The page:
A Christian Worldview of God, Day 4


In order to show God, some contemporary novelists have inserted the supernatural into their stories. Ted Dekker comes to mind. In Heaven’s Wager, one of the character’s has visions of what is to happen in the lives of her daughter, grandson, and son-in-law. As a result, she begins a daily, solitary prayer march which, along with her odd choice of garb, makes her look nuts—to the protagonist, definitely, but to the reader as well, because we aren’t privy to the subject matter of her visions until the end.

In three of her books, Brandilyn Collins had a protagonist, Chelsea Adams, who saw visions. Chelsea didn’t appear nuts by her behavior, but within the story, those confronted with her visions reacted to her as if she wasn’t mentally stable.

In Peace Like a River by Leif Enger, the protagonist’s father sees visions perhaps but also performs miracles. Not in the capacity of a televangelist, or anything, but he walks off the bed of a truck without falling, brings his dead baby to life, and the like.

What does the miraculous in fiction reveal about God? I’m not sure it does. When the characters do something or experience something so other that sets them apart from the reading public, I can’t help but think most readers will chalk up the events as fictitious devices.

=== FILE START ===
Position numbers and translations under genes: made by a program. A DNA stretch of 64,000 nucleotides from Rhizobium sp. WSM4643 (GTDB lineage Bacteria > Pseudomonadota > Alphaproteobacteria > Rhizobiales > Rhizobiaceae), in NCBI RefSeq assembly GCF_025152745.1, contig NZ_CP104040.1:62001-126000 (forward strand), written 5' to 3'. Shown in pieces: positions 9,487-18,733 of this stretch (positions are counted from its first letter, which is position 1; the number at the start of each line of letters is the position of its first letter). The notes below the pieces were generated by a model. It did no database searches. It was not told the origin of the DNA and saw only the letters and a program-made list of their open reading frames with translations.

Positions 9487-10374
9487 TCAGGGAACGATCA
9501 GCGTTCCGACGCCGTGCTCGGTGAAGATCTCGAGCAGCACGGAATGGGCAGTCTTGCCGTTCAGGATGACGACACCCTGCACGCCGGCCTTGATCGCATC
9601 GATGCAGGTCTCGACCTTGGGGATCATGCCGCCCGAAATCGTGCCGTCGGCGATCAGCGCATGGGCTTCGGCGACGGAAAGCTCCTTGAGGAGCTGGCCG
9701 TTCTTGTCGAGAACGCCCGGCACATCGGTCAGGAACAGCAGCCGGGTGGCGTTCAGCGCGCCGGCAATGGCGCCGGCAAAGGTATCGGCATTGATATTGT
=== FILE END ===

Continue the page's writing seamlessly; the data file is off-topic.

Much like I did in the movie “The Sixth Sense.” After seeing that movie, I actually gave very little thought to the supernatural aspect. Of course, it was built to surprise, and the author engineered the end twist so effectively, understanding how he pulled it off became my main focus. Still, I doubt very many viewers came away thinking the supernatural elements were indeed real.

Perhaps I’m off on this. The thing is, miracles are … well, not common. That’s why we call them miracles. If they were part of the routine of life, we wouldn’t see them as out of the ordinary.

“Oh, did you hear about Betty’s nephew?”

“The poor ten year old with MS?”

“Yep, except he doesn’t have MS any more. Healed. Betty’s pastor stopped by with three elders, prayed, and the boy is back to one hundred percent.”

“Just like my cousin Janice. She had cancer, you know, but the doctors say there isn’t a trace left and cancelled the treatments they had scheduled for her.”

“She’s so fortunate. My Uncle Bob went through all the chemotherapy, lost his hair, was so sick and miserable, then had to die before he was restored.”

“That would be hard. My husband Dan died from a heart attack last year. Thankfully he wasn’t sick for months and months.”

“Dan died? I didn’t realize that.”

“He was better the next day, so we didn’t have a chance to tell everyone.”

You get the drift. Miracles are not common.

I wonder if the miraculous in fiction, rather than showing God, actually might not obscure Him further.

Published in: on November 17, 2006 at 8:16 am  Comments (21)  
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